Even though rain falls steadily from the sky, the place is peaceful.
Headstone after headstone marks the final resting spot for Taylor Countians and their loved ones.
But in a place off the beaten path, the markers look a bit different. They also mark the final resting spots for loved ones, but for those with four legs.
Campbellsville Memorial Gardens has offered a pet garden, complete with burial services and headstones, for about a year now.
Gae Nolley, manager and counselor at Campbellsville Memorial Gardens, said the special garden began after clients asked if pets could be buried there.
“I had so many families say, ‘Could my baby be buried here?’”
Nolley said staff members received the request occasionally but hadn’t given it serious thought.
“So, it just kept being a thing,” she said. “They said, ‘Somebody needs to have a pet cemetery.’”
Before offering pet burials, Nolley said, a family told her they were going to take their pet to a cemetery in Lexington that offers the service.
“So then I knew right away there was a need.” After receiving so many requests, Nolley said she and other personnel from Saber Management LLC, the company that owns Campbellsville Memorial
Gardens, discussed making them a reality.
She said Saber Management offers pet gardens at some of its other locations, and staff members want to cater to their clients’ needs.
And in the past year, she said, three services have been performed for dogs of varying breeds.
“From huskies to bulldogs,” she said. “And we do have gravestones for them.”
Nolley said burials are offered for any type of pet. She said some residents have their pets cremated and then want to bury the ashes. The cost for a pet burial is less than $1,000, Nolley said. Pet burials include a vault, lot and marker.
“We do them just like we would an adult,” she said. “They’re buried with a little honor.”
Nolley said she knows of no other cemetery in Taylor County offering pet burials.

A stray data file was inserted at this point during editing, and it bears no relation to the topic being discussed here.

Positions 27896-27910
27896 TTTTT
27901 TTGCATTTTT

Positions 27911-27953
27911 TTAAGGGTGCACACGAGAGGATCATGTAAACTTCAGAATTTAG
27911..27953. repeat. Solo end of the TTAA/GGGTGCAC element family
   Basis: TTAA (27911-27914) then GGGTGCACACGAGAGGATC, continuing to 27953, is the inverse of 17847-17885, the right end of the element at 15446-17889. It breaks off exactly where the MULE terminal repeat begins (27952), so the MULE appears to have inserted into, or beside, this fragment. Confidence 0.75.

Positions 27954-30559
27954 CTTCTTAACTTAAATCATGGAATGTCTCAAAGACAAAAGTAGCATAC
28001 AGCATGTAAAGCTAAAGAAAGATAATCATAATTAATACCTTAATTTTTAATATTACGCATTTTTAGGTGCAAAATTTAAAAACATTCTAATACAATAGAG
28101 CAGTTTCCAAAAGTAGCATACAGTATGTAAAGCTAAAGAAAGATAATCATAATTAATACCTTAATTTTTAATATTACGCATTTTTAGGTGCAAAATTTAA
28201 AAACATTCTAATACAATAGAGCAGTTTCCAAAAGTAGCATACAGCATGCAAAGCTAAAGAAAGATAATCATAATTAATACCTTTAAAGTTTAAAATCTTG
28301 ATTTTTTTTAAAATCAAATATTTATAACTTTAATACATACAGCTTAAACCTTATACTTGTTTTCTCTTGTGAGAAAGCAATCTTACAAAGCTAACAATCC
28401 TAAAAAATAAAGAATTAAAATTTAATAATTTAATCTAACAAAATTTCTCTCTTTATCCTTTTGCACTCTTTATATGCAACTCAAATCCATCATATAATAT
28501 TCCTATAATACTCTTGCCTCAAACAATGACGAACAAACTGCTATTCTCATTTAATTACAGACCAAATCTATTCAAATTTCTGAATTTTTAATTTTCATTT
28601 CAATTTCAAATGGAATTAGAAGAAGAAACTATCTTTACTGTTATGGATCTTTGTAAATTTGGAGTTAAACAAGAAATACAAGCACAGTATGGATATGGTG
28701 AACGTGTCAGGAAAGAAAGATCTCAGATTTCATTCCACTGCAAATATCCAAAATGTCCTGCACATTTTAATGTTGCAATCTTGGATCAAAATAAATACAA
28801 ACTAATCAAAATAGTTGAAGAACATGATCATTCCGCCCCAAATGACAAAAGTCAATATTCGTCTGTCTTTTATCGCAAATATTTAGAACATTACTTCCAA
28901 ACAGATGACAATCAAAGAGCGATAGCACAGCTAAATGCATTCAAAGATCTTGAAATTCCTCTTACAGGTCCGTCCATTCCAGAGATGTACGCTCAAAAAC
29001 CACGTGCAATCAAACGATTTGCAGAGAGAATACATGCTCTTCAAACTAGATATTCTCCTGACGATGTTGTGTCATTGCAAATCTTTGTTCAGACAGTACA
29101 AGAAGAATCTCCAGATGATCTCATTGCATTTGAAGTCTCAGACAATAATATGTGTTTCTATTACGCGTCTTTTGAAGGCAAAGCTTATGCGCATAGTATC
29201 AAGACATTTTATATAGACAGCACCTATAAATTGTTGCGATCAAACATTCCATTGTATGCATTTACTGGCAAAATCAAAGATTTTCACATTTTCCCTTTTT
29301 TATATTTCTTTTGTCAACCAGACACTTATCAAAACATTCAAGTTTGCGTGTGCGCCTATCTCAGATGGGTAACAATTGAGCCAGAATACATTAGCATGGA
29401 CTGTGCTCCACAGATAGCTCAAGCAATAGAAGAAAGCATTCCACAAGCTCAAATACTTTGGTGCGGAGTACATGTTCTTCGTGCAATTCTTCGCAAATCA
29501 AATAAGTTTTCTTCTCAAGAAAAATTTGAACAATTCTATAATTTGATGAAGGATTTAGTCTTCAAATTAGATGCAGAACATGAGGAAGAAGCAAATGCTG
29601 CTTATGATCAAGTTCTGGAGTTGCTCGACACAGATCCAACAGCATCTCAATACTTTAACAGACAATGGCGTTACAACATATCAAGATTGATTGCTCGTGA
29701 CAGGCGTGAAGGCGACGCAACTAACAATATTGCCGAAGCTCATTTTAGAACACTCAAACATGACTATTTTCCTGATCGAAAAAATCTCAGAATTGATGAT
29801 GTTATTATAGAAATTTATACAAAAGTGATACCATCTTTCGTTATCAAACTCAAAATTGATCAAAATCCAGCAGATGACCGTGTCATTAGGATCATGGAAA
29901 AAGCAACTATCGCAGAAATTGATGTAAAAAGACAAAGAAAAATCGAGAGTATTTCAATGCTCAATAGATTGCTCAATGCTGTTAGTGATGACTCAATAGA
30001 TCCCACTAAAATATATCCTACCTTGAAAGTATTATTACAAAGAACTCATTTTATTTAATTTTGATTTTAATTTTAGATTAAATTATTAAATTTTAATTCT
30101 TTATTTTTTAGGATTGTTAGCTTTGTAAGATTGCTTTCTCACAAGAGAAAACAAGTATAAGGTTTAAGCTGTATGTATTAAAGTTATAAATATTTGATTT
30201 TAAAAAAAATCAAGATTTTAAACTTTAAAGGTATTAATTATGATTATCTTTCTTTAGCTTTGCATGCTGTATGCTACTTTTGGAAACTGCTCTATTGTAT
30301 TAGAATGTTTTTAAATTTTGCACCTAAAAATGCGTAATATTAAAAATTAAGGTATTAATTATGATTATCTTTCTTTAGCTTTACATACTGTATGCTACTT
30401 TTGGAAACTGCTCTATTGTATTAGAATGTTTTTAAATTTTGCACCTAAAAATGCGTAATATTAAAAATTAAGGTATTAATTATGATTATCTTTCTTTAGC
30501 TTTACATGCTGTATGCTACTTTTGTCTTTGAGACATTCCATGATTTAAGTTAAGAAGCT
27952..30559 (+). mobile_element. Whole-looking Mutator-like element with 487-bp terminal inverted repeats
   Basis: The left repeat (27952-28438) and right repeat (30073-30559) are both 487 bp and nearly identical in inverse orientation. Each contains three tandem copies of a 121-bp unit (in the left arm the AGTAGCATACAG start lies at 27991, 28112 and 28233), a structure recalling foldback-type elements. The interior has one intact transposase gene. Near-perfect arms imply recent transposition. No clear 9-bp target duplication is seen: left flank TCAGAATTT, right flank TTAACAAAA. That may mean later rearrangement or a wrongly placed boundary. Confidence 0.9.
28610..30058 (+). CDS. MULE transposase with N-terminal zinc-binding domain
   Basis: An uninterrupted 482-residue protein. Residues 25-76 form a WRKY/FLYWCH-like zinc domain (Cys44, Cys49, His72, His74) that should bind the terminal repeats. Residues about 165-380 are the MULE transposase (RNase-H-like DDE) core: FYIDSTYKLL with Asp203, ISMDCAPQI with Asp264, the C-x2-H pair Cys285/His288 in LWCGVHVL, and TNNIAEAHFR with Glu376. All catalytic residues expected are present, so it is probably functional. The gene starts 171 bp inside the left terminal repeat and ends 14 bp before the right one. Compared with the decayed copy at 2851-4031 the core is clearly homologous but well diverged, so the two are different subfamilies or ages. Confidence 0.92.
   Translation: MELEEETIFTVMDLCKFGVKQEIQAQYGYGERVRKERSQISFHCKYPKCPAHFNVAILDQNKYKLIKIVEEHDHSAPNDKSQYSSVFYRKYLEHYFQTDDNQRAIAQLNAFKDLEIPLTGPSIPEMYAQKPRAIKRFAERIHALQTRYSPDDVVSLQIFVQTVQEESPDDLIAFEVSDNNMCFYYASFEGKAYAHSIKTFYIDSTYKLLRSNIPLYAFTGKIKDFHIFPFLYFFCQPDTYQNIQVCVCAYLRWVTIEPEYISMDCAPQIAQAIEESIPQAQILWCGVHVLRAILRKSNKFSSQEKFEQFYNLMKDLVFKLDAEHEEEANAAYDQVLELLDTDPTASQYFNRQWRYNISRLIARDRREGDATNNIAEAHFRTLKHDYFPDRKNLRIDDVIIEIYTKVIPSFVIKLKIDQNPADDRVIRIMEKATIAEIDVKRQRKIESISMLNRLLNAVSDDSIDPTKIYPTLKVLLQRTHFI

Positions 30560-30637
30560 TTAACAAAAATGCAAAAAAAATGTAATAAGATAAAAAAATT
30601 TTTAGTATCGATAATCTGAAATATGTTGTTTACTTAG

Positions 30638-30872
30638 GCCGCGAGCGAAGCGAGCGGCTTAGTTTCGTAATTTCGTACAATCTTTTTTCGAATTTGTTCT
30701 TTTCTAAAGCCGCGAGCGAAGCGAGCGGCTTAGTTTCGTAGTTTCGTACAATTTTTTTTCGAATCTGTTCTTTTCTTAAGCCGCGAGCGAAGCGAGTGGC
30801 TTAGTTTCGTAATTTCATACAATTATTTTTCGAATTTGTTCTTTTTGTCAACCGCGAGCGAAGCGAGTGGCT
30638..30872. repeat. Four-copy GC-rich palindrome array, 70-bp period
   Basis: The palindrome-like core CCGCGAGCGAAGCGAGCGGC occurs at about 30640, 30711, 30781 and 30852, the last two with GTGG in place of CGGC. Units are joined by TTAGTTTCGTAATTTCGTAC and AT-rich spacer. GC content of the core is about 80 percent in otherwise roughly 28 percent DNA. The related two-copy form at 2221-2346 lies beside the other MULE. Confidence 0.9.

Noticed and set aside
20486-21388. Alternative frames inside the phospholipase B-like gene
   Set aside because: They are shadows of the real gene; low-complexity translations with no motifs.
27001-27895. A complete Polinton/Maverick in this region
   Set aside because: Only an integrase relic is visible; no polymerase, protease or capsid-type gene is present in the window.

“So, we’re kind of distinct,” she said.
And local veterinarians seemed to be pleased about the service, Nolley said. Information about the burials is available at vet offices.
Nolley said the pet burial service is now a part of the presentation made to potential clients. Several people pre-plan their burials, she said, and one family has planned for burials of seven pets.
“They want to make sure they’re taken care of,” she said.
Nolley said the reactions she gets from clients who hear about the pet services are “Oh, you’re kidding” to “That is awesome.”
Although most families bury their pets in their backyards, she said, many have expressed interest in burying them at Campbellsville Memorial Gardens.
“The same ones that would take [their pets] to the groomer,” she said. “That’s the ones that want us.”
Nolley said she hasn’t publicized pet burials much, but plans to discuss them during upcoming seminars at Campbellsville Memorial Gardens.
“At least they have a choice,” she said. “That’s all I want them to know.”
David Sullivan, president of Saber Management, which is based in Kokomo, Ind., said pet burials is not a new phenomenon.
“The whole concept of pet burials has ... really gotten a lot of traction in the past 10 years,” he said.
“Owners consider pets very much part of the family.”
While Sullivan says the idea hasn’t caught on much in Kentucky, with only about six cemeteries offering the service, he expects that to change.
And Campbellsville Memorial Gardens offering the service, he said, shows that it is progressive.
“I think this is a trend that will continue to grow,” Sullivan said.